A 1-2-3 tribute for Dan Wheldon

INDIANAPOLIS -- Dan Wheldon would have loved it, his three best buddies in a battle at the end Sunday to win the Indianapolis 500.

Wheldon had lots of friends, but possibly the three racers he was closest to in the world all had a chance to win in the final laps.

Dario Franchitti, Wheldon's former teammate who was like a Scottish big brother and mentor to the Englishman, avoided a crash at the end to win it for the third time under caution.

Scott Dixon finished second. Wheldon's widow, Susie, was on pit road watching. Wheldon, who won the Indy 500 for a second time a year ago, was killed in a multicar crash at Las Vegas last October.

Dixon and his wife, Emma, moved from Indianapolis to St. Petersburg, Fla., after Wheldon's death to be close to Susie and Wheldon's two young sons.

And Tony Kanaan, the old teammate Dan loved to tease and joke with more than anyone on the planet, finished third after leading with six laps to go.

"I don't think it could have ended in a better result for Dan," Kanaan said. "Wherever he is now, he's smiling. Of course, he still would be calling me a wanker because I didn't win this thing."

Sunday's race started with almost everyone in the grandstands wearing white-framed sunglasses that were Wheldon's trademark. It ended with three guys who loved Dan all believing they could win it.

With 16 laps to go, Kanaan showed everyone just how much he wanted it, going from fifth to first on one of those magical restarts that only he can do.

He risked everything to get to the front to try to win the racing prize that has eluded him. But this time, it would mean a little more.

"Obviously I wanted to win this race for myself as bad as I've been trying," Kanaan said. "But it would have been special to put my face beside Dan's on the [Borg-Warner] trophy."

It wasn't meant to be, but Kanaan has no regrets this time. He was truly happy that the race came down to Dan's little clan.

On the last restart with six laps left, Kanaan was first, Franchitti was second and Dixon was third.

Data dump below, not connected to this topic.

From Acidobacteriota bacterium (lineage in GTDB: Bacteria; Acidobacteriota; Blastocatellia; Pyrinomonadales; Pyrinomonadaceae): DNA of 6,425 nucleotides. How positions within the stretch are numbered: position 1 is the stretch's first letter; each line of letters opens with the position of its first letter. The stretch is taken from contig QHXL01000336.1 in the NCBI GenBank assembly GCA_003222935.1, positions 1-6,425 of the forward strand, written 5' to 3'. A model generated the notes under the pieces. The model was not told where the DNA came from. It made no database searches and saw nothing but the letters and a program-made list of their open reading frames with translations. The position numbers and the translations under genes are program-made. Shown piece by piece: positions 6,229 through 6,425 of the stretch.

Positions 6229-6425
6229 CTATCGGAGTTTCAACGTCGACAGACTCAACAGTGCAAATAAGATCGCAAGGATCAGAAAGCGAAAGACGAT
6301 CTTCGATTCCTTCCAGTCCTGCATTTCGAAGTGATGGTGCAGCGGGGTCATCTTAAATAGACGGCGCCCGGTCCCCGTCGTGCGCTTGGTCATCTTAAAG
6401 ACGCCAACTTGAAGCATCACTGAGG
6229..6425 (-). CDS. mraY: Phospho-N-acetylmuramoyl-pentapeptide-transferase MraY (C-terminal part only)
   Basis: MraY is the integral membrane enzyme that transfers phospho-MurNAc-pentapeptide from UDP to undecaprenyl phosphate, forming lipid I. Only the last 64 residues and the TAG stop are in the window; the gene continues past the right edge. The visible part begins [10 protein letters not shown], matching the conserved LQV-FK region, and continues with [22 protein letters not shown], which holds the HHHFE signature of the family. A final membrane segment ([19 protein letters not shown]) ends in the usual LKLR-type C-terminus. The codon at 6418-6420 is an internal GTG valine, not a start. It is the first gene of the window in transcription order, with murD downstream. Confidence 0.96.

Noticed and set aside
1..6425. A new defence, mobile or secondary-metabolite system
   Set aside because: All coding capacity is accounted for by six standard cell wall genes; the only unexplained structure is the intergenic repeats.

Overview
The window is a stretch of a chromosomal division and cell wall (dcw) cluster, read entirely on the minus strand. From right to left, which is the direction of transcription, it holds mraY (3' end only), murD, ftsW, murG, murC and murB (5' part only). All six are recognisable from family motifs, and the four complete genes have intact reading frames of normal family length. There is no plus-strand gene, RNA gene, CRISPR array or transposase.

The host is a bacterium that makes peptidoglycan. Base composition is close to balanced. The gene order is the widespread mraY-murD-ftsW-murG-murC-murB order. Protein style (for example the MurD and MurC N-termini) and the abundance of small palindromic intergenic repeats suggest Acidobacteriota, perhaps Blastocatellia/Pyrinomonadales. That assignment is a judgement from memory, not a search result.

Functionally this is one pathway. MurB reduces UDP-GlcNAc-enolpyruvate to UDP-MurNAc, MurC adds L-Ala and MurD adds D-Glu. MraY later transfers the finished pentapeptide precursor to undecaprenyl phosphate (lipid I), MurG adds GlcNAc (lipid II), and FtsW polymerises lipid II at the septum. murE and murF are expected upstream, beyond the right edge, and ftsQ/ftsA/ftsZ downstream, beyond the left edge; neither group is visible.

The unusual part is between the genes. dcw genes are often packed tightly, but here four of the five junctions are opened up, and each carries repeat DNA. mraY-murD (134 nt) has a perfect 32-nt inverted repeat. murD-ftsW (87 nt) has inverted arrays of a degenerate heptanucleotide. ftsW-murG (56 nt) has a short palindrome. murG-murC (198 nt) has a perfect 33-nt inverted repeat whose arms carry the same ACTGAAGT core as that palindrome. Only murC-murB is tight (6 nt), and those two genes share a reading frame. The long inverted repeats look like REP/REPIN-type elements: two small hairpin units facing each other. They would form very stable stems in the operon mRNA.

"At the time, I didn't want to think about it," Kanaan said. "I wanted to keep my focus. But on the caution I was thinking, 'Well, Mr. Wheldon would be happy right now.' One of us was going to win it."

Nothing against Franchitti, but the majority of the crowd wanted to see Kanaan win it. Few drivers in Indy 500 history have come so close so many times without winning. Sunday was his sixth top-5 finish in 11 Indy starts.

When Kanaan took the lead with his roll-the-dice restart, it was like a NASCAR race when Dale Earnhardt Jr. goes to the front. Almost everyone was standing and cheering.

"I saw the crowd and could see them waving," Kanaan said. "I couldn't hear them, obviously, but I'm pretty sure they went bonkers. I can't thank them enough. They make me feel so wanted here.

"I know they want me to win, but I'm still more famous for not winning it. I'll keep trying. We saw today old guys can do well here, so I think I still have a shot."

Kanaan is 37, but Franchitti is 39. And Kanaan was looking at Rubens Barrichello when he said it. Barrichello, 40, grew up with Kanaan as go-kart racers in Brazil. Barrichello raced 19 years in Formula One, but this was his first Indy 500. He finished 11th.

I don't think it could have ended in a better result for Dan [Wheldon]. Wherever he is now, he's smiling.

-- Tony Kanaan

"Hey, I'm a rookie," Barrichello said to Kanaan. "You're the old guy here."

Kanaan just smiled. I've never seen him happier in defeat.

This day was about something more than just winning. Dan's pals put of a heck of a show at the end, even though Takuma Sato tried to break up the party with one lap top go.

Sato was having the race of his life and running second when he made a bold move to pass Franchitti on the inside of Turn 1. Sato was side by side with Franchitti in a 200-mph game of chicken.

Sato lost control and Franchitti didn't. Sato's car spun into the wall with Dixon and Kanaan watching behind them.

"It's easy to make a call now, but what I saw there was a guy getting antsy," Kanaan said. "You do not play with Dario like that. Sato should have known better. It was a young driver mistake that will haunt him a little.

"When I saw the move, I thought, 'This doesn't look good.' Then I thought, 'This may be really good for me.'"

Dixon also thought Sato got impatient.

"He should have waited a little longer," Dixon said. "That last lap could have been fun."

Kanaan said Wheldon would have had something to say to Franchitti and Sato afterward.

"He would be making fun of Sato," Kanaan said. "And he would tap Dario on the back and tell him he was lucky."

Wheldon probably would have insisted Franchitti pay for all the beer Sunday night.

"Beer, no,'' Kanaan said. "The whole party."

No doubt all three of them will have a toast to Dan Sunday night and think about what an all-out effort they put on for their buddy.

"It felt good," Kanaan said. "Dan's best friends fought for the win. We all wanted it for him and it was an honor to be a part of it.

"But I'm glad this one is over. I hope we can all move on now and just remember Dan the way he was: a happy guy and a wonderful friend."